In 1964 the arts and crafts department of the abbey school in Maredsous, where such jewellery designers as Emile Souply, Claude Wesel, Bernard François, Raf Verjans and Siegfried De Buck trained, closed its doors. In 1968 a new initiative was taken. Under the impetus of Wim ibens the Royal Academy of Fine Arts Antwerp founded Atelier 35, a jewellery workshop, as part of the evening courses it organised for social-cultural development. In 1971-1972 a similar department was founded for further higher art education at the Nationaal Hoger Instituut voor Schone Kunsten (NHISK). In 1975 a silversmith department was added. Wim ibens was of the opinion that these courses had to be founded on the interaction between matter, technique and creativity. Together with Daniel Weinberger Jean Lemmens was among the first generation of graduates of these courses, going on to train a whole slew of young jwellery designers including Sofie Lachaert, Anne Zellien, Pia Clauwaert, Hendrik Byl, Hilde Van der Heyden and Thessa Goossens.
The sculptor, gold- and silversmith Wim ibens, who was educated at the Technical Arts and Crafts School in Berchem, the Institut des arts et métiers (IAM) in Brussels, KASKA and the NHISK in Antwerp, opened his own workshop in Borgerhout in the Sixties, moving to Wuustwezel in 1968. His work, which includes jewellery and religious silver and gold as well as monumental art, was selected for various Scheppend Ambacht exhibitions. In 1961 and 1963 his entries received the prize of the Province of Antwerp for the applied arts. The curator Piet Baudouin purchased a chalice with imitation aquamarines by ibens on behalf of the Provincial Museum of Arts and Crafts in 1960. Wim ibens also collaborated with other artists. In 1991 he manufactured a chalice and paten in partly gilded silver and epoxy based on a design by the architect bOb Van Reeth for Father Jan van Uytvange. One of his biggest commissions was the restoration of St. Gertrude’s Shrine in Nivelles, which he completed together with Anger Plutinski and Patrick Storme. The project also led to the foundation of the Academy’s metal restoration department, which celebrates its silver jubilee in 2013. In 1996 Wim ibens, who was born in 1934, retired but unfortunately he did not have the opportunity to enjoy his retirement years as he died in 1997.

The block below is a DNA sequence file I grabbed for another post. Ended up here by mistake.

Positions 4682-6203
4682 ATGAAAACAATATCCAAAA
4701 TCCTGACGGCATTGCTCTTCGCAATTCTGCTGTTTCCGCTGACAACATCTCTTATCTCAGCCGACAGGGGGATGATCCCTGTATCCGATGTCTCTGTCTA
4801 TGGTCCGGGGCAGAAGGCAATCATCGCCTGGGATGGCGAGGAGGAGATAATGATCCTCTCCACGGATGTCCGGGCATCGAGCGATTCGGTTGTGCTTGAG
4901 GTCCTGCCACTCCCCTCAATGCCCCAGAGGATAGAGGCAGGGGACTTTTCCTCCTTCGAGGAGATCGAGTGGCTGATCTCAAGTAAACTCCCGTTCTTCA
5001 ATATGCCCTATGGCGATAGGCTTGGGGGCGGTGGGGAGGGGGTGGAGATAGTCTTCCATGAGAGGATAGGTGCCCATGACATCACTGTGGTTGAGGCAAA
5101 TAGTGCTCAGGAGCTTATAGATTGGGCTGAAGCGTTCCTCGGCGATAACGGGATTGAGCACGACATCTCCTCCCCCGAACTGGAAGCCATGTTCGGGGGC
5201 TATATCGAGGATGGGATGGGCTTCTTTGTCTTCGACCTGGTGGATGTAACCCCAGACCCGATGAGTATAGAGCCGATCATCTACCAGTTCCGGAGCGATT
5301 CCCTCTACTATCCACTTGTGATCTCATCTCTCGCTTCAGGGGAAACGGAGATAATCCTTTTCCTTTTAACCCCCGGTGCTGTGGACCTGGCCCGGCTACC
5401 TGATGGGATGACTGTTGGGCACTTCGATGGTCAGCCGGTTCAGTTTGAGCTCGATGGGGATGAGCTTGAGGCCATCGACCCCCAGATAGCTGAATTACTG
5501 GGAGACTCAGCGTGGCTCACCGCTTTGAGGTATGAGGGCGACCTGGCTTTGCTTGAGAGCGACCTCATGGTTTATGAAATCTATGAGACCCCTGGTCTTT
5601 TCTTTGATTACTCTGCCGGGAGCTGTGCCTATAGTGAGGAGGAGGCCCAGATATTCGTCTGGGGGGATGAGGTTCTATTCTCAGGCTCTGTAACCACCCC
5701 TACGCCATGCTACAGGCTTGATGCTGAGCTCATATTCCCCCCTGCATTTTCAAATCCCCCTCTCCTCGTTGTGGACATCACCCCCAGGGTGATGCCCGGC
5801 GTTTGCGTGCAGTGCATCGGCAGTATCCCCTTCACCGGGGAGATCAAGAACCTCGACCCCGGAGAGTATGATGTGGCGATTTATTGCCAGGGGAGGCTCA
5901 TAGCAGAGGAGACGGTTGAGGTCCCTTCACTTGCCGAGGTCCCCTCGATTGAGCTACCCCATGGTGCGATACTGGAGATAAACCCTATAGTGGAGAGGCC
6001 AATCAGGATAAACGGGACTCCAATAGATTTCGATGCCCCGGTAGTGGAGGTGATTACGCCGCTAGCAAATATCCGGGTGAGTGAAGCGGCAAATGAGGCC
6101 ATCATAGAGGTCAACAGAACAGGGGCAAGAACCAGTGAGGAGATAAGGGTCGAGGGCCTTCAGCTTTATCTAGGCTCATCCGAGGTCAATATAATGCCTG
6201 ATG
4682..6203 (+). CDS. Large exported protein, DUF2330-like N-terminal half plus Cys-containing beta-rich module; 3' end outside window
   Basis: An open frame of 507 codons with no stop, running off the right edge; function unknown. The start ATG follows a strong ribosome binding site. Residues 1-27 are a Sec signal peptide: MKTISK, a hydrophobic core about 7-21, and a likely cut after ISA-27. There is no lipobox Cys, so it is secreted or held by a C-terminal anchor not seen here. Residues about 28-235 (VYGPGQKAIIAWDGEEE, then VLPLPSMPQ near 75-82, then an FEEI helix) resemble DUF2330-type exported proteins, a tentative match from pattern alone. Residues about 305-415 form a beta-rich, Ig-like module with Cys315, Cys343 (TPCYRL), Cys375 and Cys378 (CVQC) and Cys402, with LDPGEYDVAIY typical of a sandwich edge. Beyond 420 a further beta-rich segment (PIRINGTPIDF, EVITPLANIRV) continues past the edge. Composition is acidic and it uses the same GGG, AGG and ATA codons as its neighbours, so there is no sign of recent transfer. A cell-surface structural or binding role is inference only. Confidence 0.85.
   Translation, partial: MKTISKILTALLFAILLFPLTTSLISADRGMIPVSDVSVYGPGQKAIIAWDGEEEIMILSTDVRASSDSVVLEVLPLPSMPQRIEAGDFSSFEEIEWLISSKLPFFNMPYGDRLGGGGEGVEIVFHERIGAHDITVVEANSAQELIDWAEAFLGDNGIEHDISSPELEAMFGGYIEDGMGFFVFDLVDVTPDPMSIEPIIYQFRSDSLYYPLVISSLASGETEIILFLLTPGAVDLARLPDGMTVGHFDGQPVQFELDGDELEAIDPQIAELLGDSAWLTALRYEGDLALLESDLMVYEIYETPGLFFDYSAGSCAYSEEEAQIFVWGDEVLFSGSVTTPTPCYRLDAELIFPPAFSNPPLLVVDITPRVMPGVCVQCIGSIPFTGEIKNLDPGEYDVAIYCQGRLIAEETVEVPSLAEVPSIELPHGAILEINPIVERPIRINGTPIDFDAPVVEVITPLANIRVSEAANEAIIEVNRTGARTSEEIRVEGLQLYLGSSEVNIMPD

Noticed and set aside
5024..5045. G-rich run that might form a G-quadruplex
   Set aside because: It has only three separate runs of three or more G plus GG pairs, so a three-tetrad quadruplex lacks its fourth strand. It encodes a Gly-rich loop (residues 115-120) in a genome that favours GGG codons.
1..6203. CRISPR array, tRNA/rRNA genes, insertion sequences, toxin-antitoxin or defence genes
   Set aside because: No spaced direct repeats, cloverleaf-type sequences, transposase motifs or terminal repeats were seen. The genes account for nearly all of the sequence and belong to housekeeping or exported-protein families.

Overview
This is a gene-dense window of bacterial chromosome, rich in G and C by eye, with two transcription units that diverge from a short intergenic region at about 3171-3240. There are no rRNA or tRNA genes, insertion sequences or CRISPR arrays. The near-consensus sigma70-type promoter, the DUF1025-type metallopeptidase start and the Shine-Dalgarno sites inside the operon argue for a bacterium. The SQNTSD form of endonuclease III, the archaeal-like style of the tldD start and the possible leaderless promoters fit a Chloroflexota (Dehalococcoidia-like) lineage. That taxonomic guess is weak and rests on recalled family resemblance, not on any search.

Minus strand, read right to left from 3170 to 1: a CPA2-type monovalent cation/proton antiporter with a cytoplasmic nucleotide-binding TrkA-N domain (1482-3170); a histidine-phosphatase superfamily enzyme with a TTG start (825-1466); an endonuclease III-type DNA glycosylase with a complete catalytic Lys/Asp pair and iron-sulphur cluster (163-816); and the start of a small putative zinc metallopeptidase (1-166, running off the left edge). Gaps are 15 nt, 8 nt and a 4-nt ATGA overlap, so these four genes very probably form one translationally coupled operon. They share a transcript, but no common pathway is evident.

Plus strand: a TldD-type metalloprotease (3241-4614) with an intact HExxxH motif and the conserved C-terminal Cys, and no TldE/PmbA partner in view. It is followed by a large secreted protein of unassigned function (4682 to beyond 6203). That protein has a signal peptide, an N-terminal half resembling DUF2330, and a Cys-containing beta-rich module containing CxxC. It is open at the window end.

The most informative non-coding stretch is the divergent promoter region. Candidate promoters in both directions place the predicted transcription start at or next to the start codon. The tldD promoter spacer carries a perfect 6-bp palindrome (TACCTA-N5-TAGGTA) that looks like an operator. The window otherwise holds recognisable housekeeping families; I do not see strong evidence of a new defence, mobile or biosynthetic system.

Upon the foundation of the Silver Museum in 1992 contacts were established with various jewellery design and silversmithing programmes. Thanks to the organisation of Master classes, among others by Rod Kelly, Richard Cook and Alistair McCallum, the Silver Museum is able to offer lecturers and graduates additional options for learning more about special techniques. The Silver Museum purchases silver and gold from talented students and provides them with a platform to exhibit their work through the presentation of Zilvertalenten (Silver talents), the Sterckshof commissions, the biennial Wim ibens prize and exciting exhibitions such as A Sparkling Party, Twen in 2000 and Gentle Reminders. Eight of the sixteen Sterckshof commissions were created by lecturers or graduates of KASKA including Ontbijt in de melkweg by Nedda El Asmar, das kUchenBOOT by Jean Lemmens, In stilte geborgen - een eeuwigheid groot by Hilde Van der Heyden, Concerto Grosso by Rembrandt Jordan, Wirework by Annemie De Corte, Without Prescription by Dries Lambert, Perpetuum Mobile by Helena Schepens and Prelude to a Kiss by Georges Cuyvers. Joris Kuyl’s work is represented in the contemporary silver collection with his ensemble Waterfront, his entry for the exhibition A Sparkling Party, and Ace of Spades, for which he collaborated with the body artist Wim Van den Bogaert. The Silver Museum also purchased the coffee and tea set Central Park, designed by Nedda El Asmar, who succeeded Jean Lemmens as lecturer at the Academy, which is manufactured by Puiforcat.